6 Strategies Harriet Tubman and Others Used to Escape Along the Underground RailroadBreaking News
tags: slavery, Harriet Tubman, Underground Railroad
Despite the horrors of slavery, it was no easy decision to flee. Escaping often involved leaving behind family and heading into the complete unknown, where harsh weather and lack of food might await.
Then there was the constant threat of capture. So-called slave catchers and their dogs roamed both sides of the Mason-Dixon line, nabbing runaways—and sometimes free blacks like Solomon Northup—and transporting them back to the plantation, where they would be whipped, beaten, branded or killed.
Yet those willing to brave the risks did have one main ally: the Underground Railroad, a vast, loosely organized network of constantly-changing routes that guided slaves to freedom.
All told, in the decades preceding the Civil War, up to 100,000 slaves escaped. Some went to Mexico or Spanish-controlled Florida or hid out in the wilderness. Most, though, traveled to the Northern free states or Canada.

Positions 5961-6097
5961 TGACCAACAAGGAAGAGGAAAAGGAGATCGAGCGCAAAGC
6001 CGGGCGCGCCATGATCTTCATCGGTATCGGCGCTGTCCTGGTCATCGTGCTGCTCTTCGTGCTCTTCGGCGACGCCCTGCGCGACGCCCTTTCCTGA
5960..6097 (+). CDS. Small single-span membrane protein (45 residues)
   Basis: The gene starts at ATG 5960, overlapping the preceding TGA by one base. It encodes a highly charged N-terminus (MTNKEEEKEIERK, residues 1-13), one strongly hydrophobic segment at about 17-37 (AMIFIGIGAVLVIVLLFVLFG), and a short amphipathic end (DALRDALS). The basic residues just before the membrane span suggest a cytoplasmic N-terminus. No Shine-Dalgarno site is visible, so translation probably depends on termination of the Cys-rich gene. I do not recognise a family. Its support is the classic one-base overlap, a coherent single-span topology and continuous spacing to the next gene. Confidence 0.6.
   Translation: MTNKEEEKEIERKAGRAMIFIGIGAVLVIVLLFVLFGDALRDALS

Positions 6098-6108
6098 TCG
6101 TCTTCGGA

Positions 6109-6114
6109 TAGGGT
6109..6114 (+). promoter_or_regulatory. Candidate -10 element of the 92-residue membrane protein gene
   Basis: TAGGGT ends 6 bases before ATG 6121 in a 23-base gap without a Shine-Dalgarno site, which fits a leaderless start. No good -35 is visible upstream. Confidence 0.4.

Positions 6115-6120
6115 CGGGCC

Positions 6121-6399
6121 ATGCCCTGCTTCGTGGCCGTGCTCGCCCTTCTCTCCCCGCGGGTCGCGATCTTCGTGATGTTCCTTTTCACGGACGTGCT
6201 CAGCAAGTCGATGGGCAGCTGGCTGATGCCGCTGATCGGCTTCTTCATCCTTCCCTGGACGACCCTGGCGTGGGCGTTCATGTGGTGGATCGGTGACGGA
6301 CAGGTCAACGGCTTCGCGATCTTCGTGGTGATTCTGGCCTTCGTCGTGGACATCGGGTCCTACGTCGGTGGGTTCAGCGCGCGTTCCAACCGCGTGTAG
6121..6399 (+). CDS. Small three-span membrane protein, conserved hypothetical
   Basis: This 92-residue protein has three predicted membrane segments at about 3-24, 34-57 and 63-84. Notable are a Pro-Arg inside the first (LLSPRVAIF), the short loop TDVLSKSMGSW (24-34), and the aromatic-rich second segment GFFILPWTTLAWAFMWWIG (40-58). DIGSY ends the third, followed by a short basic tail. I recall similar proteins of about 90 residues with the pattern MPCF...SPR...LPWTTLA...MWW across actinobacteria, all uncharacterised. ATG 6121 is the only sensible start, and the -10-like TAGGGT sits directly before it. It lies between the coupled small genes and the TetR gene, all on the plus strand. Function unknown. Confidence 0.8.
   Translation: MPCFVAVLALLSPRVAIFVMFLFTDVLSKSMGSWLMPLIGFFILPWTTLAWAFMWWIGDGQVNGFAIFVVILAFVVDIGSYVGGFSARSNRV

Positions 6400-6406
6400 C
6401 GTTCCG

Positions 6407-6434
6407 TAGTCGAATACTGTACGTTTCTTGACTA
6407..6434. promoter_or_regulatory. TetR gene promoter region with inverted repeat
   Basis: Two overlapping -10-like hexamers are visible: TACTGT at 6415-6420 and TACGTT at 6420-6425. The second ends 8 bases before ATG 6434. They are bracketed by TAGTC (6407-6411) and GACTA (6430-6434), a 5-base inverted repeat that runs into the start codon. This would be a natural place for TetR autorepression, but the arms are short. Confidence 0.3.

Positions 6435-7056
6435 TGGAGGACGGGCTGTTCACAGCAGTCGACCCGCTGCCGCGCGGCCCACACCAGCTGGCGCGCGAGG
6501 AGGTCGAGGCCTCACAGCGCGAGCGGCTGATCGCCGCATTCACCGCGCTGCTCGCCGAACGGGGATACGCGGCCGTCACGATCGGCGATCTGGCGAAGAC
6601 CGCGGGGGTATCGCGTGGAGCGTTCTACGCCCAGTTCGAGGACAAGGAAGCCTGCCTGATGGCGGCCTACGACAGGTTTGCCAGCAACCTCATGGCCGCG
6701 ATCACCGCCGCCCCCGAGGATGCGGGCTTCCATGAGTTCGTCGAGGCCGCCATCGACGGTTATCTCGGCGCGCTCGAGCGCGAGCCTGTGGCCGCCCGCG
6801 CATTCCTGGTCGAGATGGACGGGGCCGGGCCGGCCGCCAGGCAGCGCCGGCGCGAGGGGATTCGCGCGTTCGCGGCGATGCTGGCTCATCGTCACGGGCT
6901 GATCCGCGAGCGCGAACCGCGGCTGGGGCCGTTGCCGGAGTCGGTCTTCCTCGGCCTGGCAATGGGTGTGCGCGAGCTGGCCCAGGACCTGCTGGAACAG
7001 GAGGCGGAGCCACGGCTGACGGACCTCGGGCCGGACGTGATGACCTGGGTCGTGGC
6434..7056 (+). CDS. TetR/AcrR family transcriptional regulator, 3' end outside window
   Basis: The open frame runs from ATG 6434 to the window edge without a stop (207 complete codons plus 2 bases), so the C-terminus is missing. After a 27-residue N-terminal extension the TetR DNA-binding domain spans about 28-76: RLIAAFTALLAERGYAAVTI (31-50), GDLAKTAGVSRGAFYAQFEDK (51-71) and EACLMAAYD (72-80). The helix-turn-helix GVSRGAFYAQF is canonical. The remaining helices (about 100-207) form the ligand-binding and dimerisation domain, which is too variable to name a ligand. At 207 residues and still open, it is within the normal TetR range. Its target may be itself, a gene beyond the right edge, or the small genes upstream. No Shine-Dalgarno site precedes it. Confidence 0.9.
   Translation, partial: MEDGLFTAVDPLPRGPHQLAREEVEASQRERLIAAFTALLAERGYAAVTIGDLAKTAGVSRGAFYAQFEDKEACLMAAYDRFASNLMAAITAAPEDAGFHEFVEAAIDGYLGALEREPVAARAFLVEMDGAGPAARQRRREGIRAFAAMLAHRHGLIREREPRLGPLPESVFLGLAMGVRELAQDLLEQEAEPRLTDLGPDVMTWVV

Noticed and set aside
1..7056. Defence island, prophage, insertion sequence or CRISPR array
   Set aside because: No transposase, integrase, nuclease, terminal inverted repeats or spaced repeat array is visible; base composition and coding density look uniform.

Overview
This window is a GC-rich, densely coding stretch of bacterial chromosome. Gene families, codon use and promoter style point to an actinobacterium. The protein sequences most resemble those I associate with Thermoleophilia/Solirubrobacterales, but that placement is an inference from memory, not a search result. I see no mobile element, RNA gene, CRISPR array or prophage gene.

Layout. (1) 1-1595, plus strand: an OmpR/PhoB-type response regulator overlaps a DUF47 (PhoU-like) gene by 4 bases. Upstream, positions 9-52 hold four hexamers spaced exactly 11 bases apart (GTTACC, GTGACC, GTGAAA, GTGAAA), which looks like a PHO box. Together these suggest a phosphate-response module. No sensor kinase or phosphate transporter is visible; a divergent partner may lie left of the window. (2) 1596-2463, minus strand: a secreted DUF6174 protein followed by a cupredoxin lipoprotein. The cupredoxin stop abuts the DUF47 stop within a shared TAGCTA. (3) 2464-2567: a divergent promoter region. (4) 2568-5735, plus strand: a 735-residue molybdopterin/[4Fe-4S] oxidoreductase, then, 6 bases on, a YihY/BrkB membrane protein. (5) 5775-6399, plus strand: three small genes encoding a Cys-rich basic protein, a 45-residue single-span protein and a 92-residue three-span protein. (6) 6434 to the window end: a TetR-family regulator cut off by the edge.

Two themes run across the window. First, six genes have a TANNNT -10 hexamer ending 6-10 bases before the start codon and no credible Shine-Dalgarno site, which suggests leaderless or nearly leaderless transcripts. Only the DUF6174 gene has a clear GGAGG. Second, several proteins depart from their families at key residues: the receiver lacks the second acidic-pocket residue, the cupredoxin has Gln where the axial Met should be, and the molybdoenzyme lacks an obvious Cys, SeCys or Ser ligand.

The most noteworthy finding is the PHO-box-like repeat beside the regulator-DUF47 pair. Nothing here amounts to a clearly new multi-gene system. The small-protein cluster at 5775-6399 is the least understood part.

comments powered by Disqus
- Brexit will ultimately destabilise Europe, historians fear
- The Justinianic Plague's Devastating Impact Was Likely Exaggerated
- 'Human, vulnerable and perfect': New Rosa Parks exhibit shines light on civil rights legend
- How Charlottesville’s Echoes Forced New Zealand to Confront Its History
- Mary Thompson Featured in Article on George Washington's Dog Breeding
- China Releases History Professor, But Travel Concerns Persist
- Gordon Wood Interviewed on the New York Times’ 1619 Project
- Books by Garret Martin, Balazs Martonffy, Ronald Suny, and Kelly McFarland Featured in Article on NATO at 50
- The secret history of women in America, told through their belongings
- Irish Archive Recreates Documents Lost in in 1922 fire